After writing about that week’s text in their digital notebooks, students had to post their thoughts about the text they read and how it related to their unit’s theme (e.g., freedom, relationships, identity) in the discussion area I set up for each group in Canvas. Such learning management systems as Canvas have become the norm for many districts in recent years; however, I anticipate all of us being expected to receive training in how to use it at much more advanced levels for the coming year. In addition to posting, students had to respond to each other’s comments within the thread, a type of WTL that has become more common in college classes and represents a more academic form of writing than it often did in the past. I would describe these online posts to the discussion groups as “written conversations.” After posting and responding, students then participated in a live discussion of that week’s reading in Google Hangouts with the whole group and myself. Typically, these conversations lasted about thirty minutes and tended to be substantive and engaging, in a useful way that did not exacerbate the stress most of my students were feeling.
As with many WTL assignments, the digital journals and written conversations were designed to also prepare them for the culminating paper they would write at the end of the unit, which I would describe as a writing-on-demand (WOD) assignment. I will discuss that assignment in a subsequent blog about such assignments, but for now, I want to emphasize the way these smaller WTL assignments can be reframed as pre-writing for subsequent WOD or process papers.
In addition to the work they were doing with Uncharted Territory, my students were also using Quill, an online platform based on the ideas from Peg Tyre’s article “The Writing Revolution” and Judith Hochman’s book by the same name, all of which had been used to inform discussions a group of us had had at the College Board over the past couple years. In short, Quill emphasizes sentence-level work anchored in sentence-combining activities that are carefully researched and assigned to students according to their individual needs based on initial diagnostics they complete online. I consider this type of writing a more intentional form of WTL designed to improve students’ writing through practice (i..e, they are writing to learn how to improve their sentence-sense and overall craft); also, it is a form of WTL because they are constructing sentences, not just clicking on which would be the best solution, and receiving specific and immediate feedback they can use to revise their sentences till they demonstrate proficiency in a specific area.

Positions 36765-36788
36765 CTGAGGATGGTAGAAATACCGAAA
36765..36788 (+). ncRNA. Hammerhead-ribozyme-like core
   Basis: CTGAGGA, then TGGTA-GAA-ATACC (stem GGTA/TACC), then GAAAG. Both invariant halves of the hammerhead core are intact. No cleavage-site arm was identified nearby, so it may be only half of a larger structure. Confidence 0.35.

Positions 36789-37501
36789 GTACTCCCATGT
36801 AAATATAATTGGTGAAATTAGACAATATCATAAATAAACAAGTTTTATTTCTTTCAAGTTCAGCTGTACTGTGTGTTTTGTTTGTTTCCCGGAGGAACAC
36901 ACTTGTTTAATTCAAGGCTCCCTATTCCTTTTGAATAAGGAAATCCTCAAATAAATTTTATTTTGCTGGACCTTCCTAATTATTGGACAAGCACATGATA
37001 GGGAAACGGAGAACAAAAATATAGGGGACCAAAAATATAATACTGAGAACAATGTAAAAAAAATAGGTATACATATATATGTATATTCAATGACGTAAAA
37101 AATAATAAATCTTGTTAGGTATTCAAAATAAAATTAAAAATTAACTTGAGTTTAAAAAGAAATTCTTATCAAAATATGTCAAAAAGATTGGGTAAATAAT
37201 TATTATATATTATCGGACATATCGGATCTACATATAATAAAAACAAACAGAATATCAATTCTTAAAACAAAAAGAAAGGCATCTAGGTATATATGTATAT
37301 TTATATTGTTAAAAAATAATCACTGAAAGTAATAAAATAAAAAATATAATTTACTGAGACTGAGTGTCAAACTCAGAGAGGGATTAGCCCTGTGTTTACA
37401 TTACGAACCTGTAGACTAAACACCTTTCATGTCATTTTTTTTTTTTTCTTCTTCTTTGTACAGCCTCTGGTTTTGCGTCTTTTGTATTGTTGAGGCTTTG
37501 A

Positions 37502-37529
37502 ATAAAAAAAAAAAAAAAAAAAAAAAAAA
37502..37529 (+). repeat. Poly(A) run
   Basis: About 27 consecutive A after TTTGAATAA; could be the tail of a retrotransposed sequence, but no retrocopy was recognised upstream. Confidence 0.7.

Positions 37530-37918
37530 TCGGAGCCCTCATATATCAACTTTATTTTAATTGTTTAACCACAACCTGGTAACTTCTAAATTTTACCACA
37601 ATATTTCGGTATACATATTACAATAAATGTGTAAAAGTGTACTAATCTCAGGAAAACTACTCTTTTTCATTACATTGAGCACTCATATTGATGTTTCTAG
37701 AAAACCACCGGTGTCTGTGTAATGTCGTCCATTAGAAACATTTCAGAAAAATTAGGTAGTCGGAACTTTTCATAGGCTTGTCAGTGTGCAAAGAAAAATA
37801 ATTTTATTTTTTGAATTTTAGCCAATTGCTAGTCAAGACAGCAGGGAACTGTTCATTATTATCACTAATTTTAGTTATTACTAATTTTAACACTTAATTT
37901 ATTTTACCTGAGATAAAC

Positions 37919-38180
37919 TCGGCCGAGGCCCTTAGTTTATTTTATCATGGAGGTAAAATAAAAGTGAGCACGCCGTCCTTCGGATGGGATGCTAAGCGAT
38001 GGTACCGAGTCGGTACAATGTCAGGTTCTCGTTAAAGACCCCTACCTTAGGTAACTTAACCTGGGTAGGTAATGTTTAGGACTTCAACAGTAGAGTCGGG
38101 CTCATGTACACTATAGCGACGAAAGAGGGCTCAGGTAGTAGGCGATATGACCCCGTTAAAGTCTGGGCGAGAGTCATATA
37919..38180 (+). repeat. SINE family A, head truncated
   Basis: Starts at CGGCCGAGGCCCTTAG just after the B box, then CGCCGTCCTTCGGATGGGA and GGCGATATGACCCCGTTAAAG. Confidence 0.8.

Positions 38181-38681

One other example of WTL is worth mentioning: The Corona Diaries. Having extensive experience with creating and maintaining online communities for teachers (visit www.englishcompanion.ning.com), I understood that we needed a sanctuary, not available on any social network, where we could discuss ideas and feelings among ourselves, where we could create a sense of community to keep our spirits up and our class together. The Corona Diaries is merely a Google Doc I set up where we could all post questions, concerns, and, it turns out, movie reviews, food recommendations, and much more. Here is the note I put at the top of the document:
After Six Weeks...
...we have written over 100 pages, mostly as we wanted, when we wanted. We have fallen into a routine of starting Monday’s class, held via Zoom, by writing about some prompt I offer to them that serves as a way for me to check on how they are doing. Here is an example from early in May, after we, and the greater San Francisco area, has been in lock-down for six weeks:
Perhaps writing to learn is the perfect way to begin this series of blogs about teaching writing during what must surely be the most difficult experience of our teaching careers and our country’s recent history. Even here, as I write this blog, I am not writing to you because I know but because I want to learn what works, what is possible, what our students need, what I need if I am to spend my days in my office at home looking at a Zoom screen with the names of kids I care so much about after nearly a year together but whose faces I cannot see and am not sure I can ask they show over video, given the complexity of some of their lives outside of school.
What I have learned so far is that we can make great use of WTL assignments in the current instructional context, for they function well within the constraints of our new work as online teachers engaged in the disorienting work of “remote learning,” which we will all spend the coming months trying to better understand. I have learned that such WTL assignments allow us to be both engaging and understanding, rigorous in concept and flexible in execution, instructionally agile and emotionally responsive; to create and sustain a sense of community and connection, while at the same time developing a curriculum that is coherent, consistent, and compassionate, which, for now, are the new standards we need to keep in mind when we are planning what, how, and why we ask our students to write.
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Interested in guest blogging for the National WRITE Center? See our guidelines by clicking here.